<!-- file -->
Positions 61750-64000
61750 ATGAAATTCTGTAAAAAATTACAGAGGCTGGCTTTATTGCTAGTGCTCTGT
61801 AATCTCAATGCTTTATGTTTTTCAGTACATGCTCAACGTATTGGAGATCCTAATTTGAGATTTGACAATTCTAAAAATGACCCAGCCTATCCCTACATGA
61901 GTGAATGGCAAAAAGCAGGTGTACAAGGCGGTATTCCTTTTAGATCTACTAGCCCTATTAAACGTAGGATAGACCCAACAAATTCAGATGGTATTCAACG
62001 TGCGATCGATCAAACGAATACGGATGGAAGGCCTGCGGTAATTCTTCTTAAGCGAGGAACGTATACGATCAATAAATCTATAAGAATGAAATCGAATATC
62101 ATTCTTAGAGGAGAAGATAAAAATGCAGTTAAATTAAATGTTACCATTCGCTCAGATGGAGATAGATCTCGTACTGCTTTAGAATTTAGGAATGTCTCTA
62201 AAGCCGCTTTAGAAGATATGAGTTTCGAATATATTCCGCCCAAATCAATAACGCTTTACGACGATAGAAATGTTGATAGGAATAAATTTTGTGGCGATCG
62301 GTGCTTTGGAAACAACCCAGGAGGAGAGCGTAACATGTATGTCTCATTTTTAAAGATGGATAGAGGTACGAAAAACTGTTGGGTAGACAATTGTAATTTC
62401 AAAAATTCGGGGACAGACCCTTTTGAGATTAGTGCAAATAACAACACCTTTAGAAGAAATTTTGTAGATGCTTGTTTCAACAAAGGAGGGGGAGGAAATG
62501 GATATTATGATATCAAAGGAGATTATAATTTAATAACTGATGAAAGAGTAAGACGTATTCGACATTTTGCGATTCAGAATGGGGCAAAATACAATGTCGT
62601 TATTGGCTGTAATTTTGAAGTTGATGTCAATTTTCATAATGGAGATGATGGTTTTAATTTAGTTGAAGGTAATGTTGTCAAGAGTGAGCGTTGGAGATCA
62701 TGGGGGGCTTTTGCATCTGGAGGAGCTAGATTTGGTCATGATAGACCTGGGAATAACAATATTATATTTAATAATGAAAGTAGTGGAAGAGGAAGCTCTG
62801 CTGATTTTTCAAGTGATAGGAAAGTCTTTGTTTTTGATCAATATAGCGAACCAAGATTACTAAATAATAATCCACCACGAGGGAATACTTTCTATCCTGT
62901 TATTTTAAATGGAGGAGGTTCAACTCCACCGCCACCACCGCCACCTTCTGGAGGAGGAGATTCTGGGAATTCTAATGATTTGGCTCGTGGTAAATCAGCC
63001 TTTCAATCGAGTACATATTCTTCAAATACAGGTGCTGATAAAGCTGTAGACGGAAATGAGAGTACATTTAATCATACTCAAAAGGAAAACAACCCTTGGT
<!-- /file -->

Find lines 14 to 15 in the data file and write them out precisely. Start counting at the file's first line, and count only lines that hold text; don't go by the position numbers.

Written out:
62901 TATTTTAAATGGAGGAGGTTCAACTCCACCGCCACCACCGCCACCTTCTGGAGGAGGAGATTCTGGGAATTCTAATGATTTGGCTCGTGGTAAATCAGCC
63001 TTTCAATCGAGTACATATTCTTCAAATACAGGTGCTGATAAAGCTGTAGACGGAAATGAGAGTACATTTAATCATACTCAAAAGGAAAACAACCCTTGGT